In patients with ECMO, the plan was to stop treatment with unfractionated heparin (UFH) 4 h before TBLC and then monitor the activated clotting time of whole blood (ACT). TBLC was performed when the ACT had decreased to within an acceptable range. After the procedure, the bronchial blocker was not removed until UFH had been reinitiated (Fig. 1f) and the ACT had recovered to the level previously achieved during ECMO with no active bleeding.
Patients routinely underwent a postprocedure chest X-ray to screen for pneumothorax. Bleeding severity was graded on a scale of 4: no bleeding, mild bleeding (requiring suction for clearance but no other endoscopic procedures), moderate bleeding (requiring endoscopic procedures such as bronchial occlusion-collapse and/or instillation of ice-cold saline) and severe bleeding (causing haemodynamic or respiratory instability, requiring tamponade or other surgical interventions or transfusions) . Other complications, if any, were recorded.
Data on the pathological diagnosis, treatment changes after TBLC and survival outcomes were obtained from the patients’ medical records.
Literature search strategy
A literature search of PubMed, EMBASE, ATS meeting abstracts, ERS meeting abstracts, APSR meeting abstracts, ClinicalTrials.gov, and Google Scholar ending on November 25, 2019, was conducted using the following terms: “acute respiratory distress syndrome” or “ARDS,” and “cryobiopsy” or “cryoprobe,” without restrictions on language or publication year. The retrieved papers were read in their entirety to assess their appropriateness for this study of the value of TBLC in ARDS. Data on the characteristics of the TBLC procedure, related complications, pathological diagnosis, treatment changes and patient survival outcomes were extracted, and summary proportions were calculated based on individual cases.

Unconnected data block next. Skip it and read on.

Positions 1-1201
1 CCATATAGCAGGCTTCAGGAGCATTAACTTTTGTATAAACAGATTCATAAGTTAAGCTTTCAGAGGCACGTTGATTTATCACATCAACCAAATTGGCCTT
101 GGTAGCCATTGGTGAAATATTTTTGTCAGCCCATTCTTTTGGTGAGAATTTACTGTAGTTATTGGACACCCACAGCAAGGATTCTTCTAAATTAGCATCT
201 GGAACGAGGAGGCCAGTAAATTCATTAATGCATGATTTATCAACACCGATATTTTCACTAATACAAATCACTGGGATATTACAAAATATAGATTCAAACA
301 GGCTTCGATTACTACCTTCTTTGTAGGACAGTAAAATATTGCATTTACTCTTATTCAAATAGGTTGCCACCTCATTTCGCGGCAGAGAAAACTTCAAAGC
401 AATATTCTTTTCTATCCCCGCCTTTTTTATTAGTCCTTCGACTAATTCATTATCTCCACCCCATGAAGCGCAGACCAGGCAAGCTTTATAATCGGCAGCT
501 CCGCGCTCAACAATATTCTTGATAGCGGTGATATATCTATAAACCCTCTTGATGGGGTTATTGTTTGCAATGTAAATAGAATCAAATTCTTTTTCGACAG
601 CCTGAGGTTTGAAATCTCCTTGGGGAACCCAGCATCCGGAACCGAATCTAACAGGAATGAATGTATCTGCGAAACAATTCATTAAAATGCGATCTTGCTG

Five patients (three women and two men) with nonresolving ARDS underwent TBLC at our hospital. Their average age was 53 years (range: 31–68 years). The characteristics of these patients are summarized in Table 1. Four of them had underlying disease, including multiple sclerosis, nephrotic syndrome, impaired glucose tolerance and advanced lung adenocarcinoma. Four of the patients were diagnosed with severe ARDS and one with moderate ARDS according to the Berlin definition. All four patients with severe ARDS received mechanical ventilation (MV) support, including two patients who received MV in combination with veno-venous ECMO. UFH was used in patients with ECMO but was stopped 4 h before TBLC in one patient. In the other patient (patient 1), because flow-through ECMO decreased significantly after UFH was stopped, heparin use was continued until 30 min before the biopsy procedure. Respiratory support in patients with moderate ARDS consisted of high-flow nasal cannula oxygen therapy (HFNC).
All TBLC procedures were successfully performed using a 2.4 mm cryoprobe (freeze time: 4 s). A mean of 3.2 samples (range: 2–4 samples) were obtained from one (1 patient) or two (4 patients) lung segments. The samples had a mean size of 27.1 mm2 (surface area) and were deemed satisfactory for use in histopathology and tissue culture (Fig. 2). The patient with moderate ARDS successfully recovered from general anaesthesia and was placed on HFNC after TBLC. None of the patients experienced significant oxygenation state changes before or after the procedure. No patient developed pneumothorax but two patients suffered massive bleeding, which ceased after 2 and 3 h, respectively, in response to tamponades using bronchial blockers. There was no incident of haemodynamic instability. Three other patients had mild bleeding. There were no procedure-related deaths. The bronchial balloon blockers in patients with ECMO were removed after confirming no active bleeding following the reinitiation of UFH.